A common breast cancer chemotherapy drug called Taxotere® has been linked to permanent hair loss.

If you or a loved one suffered permanent hair loss or alopecia after getting chemotherapy for breast cancer, you may be entitled to a cash award. An IV drug called Taxotere® that is commonly used during chemotherapy is linked to permanent hair loss. The manufacturer of Taxotere® knew about the risk of permanent hair loss and alopecia, but did not properly warn patients. If you suffered permanent hair loss or alopecia after getting chemotherapy for breast cancer, call the Goss Law Firm at 800-428-6094 to see if you qualify for a cash award.

Taxotere web - LatinaTaxotere® (also known as Docetaxel) works by preventing cancer cells from dividing and thus preventing the spread of cancer cells. This makes Taxotere® a very powerful weapon against a disease that depends on un-contained growth. The medication is administered to treat breast cancer, lung cancer, prostate cancer, head/neck cancer and stomach cancer. Typically, the chemotherapy drug is injected into the patient’s body via an IV drip. Unfortunately, while this medication has saved a significant amount of lives from cancer, many patients suffer lifelong hair loss as a reminder of the disease.

Taxotere® has been shown to cause irreversible alopecia (permanent hair loss) in a number of patients. The Oxford Journals published an article from their Annals of Oncology section that cited a study of patients who had taken docetaxel [Taxotere®] for cancer treatment. The research found that, “ . . . taxanes [Taxotere®] seem to be responsible for the side-effect.” Another report found that the use of docetaxel (Taxotere®) as a chemotherapy treatment was related to permanent alopecia. A survey presented at the 2014 NCRI Cancer Conference also supported those findings.

Effects of Hair Loss on Daily Life

Studies have also shown that chemotherapy patients who suffered permanent hair loss reported a lower ‘quality of life’ and list hair loss as one of the worst side effects they experienced due to their cancer. Many patients with permanent hair loss also report experiencing an increase in anxiety, negative impact on their social and intimate relationships, financial strain, extreme embarrassment, and a general loss of life enjoyment.

It was revealed in lawsuits against Sanofi-Aventis (the manufacturer of Taxotere®) that there is an alternative chemotherapy treatment called Taxol that does not cause permanent hair loss. Taxol is a drug that is just as effective at interfering with the growth and spread of cancer cells, but has been shown to cause patients only temporary hair loss. When asked, patients say that if they had been told about the possible threat of permanent hair loss associated with Taxotere®, they would have chosen Taxol instead. Sanofi-Aventis failed to inform patients that Taxotere® may cause permanent hair loss and only recently updated the label on their drug to include a warning about the possibility of irreversible hair loss. The FDA approved the safety label change in December 2015.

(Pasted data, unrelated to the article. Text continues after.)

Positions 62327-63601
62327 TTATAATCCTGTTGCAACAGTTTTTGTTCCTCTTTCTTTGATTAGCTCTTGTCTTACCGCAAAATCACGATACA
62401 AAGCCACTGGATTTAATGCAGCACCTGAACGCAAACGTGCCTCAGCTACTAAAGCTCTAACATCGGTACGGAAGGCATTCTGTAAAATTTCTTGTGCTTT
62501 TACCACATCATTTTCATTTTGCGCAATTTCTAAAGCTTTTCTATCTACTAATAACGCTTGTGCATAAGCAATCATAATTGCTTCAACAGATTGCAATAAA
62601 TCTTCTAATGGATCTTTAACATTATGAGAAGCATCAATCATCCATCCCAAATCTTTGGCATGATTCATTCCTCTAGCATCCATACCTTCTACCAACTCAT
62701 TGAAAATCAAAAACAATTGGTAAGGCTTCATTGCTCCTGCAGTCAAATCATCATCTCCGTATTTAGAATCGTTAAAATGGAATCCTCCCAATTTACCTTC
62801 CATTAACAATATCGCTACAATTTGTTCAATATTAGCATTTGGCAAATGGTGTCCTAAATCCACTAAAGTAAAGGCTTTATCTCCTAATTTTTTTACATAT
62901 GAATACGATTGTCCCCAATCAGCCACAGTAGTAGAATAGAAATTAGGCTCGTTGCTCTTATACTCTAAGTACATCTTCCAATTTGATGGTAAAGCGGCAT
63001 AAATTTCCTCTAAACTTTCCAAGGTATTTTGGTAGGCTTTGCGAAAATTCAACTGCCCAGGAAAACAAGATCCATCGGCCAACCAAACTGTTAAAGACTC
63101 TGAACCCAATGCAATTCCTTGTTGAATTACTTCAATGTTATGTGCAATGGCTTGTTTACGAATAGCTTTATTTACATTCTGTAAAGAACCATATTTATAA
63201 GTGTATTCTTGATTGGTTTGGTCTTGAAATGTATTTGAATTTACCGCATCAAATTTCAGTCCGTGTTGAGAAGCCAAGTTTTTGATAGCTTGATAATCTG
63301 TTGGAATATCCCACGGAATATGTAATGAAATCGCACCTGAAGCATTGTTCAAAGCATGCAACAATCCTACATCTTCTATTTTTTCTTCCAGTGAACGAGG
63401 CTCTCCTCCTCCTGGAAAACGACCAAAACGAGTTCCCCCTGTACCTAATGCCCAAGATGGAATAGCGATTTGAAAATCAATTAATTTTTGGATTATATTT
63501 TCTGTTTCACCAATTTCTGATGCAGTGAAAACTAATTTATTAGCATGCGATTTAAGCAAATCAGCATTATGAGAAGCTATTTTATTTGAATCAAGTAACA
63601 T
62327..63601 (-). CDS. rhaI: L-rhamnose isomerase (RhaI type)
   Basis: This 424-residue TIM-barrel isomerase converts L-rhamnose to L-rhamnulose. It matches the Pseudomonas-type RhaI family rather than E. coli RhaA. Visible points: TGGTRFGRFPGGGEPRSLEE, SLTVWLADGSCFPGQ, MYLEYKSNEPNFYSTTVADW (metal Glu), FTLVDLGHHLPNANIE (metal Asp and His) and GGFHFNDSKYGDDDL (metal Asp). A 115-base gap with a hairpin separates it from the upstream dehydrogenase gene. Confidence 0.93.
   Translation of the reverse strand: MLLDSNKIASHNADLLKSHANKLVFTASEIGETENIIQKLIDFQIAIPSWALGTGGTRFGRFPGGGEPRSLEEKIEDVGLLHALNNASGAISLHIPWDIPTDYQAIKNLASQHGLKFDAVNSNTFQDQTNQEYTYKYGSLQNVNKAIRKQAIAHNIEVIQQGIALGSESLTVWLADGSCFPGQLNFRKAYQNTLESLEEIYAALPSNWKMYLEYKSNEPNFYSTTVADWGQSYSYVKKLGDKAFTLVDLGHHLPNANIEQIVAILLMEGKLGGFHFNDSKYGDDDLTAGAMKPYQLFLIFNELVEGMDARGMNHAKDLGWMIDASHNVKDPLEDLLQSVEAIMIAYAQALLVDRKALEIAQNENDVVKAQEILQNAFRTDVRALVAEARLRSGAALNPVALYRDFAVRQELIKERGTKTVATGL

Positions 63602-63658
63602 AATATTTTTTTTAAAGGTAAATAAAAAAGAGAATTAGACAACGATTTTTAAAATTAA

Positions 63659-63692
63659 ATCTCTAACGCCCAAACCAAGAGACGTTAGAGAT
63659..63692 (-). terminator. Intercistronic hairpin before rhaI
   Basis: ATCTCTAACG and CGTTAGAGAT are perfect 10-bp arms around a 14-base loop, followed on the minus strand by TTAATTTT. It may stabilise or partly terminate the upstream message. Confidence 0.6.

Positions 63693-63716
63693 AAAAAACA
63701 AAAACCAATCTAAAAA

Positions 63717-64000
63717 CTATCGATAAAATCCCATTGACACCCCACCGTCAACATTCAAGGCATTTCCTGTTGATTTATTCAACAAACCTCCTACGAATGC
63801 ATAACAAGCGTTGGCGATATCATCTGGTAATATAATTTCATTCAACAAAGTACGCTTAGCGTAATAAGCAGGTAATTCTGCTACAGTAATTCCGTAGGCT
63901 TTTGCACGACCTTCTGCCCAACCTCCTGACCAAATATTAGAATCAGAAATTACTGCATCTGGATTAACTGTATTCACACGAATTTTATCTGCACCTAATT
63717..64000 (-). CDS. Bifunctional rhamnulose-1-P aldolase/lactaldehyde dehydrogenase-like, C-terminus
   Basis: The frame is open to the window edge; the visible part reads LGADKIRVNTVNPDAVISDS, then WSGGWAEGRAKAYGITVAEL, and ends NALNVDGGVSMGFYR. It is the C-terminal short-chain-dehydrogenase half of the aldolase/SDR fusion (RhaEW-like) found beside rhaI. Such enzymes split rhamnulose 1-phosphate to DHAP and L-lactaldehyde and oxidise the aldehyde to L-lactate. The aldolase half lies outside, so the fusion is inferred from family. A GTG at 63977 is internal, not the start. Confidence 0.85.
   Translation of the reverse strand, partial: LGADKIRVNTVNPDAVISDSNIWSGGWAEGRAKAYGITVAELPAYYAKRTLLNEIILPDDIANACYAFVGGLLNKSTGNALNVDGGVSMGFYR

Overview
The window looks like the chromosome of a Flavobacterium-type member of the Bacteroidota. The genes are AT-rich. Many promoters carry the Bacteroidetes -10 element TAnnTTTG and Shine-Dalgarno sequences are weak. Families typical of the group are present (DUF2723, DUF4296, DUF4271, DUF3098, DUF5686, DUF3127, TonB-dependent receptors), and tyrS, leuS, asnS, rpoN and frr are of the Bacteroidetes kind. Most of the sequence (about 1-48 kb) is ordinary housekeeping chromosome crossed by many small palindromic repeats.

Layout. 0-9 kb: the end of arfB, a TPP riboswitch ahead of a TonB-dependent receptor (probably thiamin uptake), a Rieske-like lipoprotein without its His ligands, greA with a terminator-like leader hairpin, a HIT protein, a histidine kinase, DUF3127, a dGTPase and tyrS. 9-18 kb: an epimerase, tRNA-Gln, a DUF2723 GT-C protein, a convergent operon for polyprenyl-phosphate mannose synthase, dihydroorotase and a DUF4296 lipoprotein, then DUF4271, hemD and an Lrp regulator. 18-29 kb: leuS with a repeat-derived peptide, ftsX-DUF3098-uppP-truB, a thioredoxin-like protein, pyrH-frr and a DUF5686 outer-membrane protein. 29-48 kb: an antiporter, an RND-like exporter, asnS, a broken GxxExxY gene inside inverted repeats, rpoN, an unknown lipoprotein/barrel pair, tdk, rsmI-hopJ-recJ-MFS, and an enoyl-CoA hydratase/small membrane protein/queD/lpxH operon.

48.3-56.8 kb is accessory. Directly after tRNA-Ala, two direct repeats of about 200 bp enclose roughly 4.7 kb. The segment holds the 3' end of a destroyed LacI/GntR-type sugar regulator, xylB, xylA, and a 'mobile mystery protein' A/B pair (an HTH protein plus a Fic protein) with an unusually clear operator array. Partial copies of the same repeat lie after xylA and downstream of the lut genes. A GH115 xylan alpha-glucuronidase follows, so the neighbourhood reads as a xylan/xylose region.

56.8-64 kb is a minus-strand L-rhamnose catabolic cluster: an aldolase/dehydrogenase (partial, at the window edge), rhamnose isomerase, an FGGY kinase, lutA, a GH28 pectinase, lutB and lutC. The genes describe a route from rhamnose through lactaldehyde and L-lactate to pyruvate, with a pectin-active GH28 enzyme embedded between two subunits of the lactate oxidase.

Hair Loss Support Groups

Various communities and support groups such as A Head of Our Time have formed to help people suffering from permanent hair loss. The moving stories and statements from this community reveal how living with permanent hair loss truly affects a person’s quality of life. Various publications have investigated Taxotere® and are recording the testimonies of chemotherapy patients. The Telegraph interviewed Shirley Ledlie who published a book about her experience with permanent alopecia and how it affected her life. The Globe and Mail also reported on the link between Taxotere® and irreversible hair loss. In the article, the reporter collected various statements from doctors and patients who talked about the negative side effects of Taxotere®.

A breast cancer survivor named Yvonne Bemiss sued Sanofi-Aventis and claimed that the manufacturer failed to warn patients about the risk of permanent hair loss that their product may have caused. During the case it was argued that while Sanofi-Aventis publicized the possibility of this harmful side effect to European countries and Canada; the manufacturer neglected to make any mention of permanent alopecia to doctors or patients in the United States until January, 2016 via the FDA. After Sanofi-Aventis lost the lawsuit that focused around their inability to warn the public about the permanent hair loss linked Taxotere®, more victims of permanent alopecia began stepping forward to file a claims against the corporation for compensation.

If you or a loved one suffered irreversible hair loss after chemotherapy treatment for breast cancer, you may be entitled to a cash award. Call the Goss Law Firm at 800-428-6094 or text CHEMO to 31996 to see if you qualify for a cash award.

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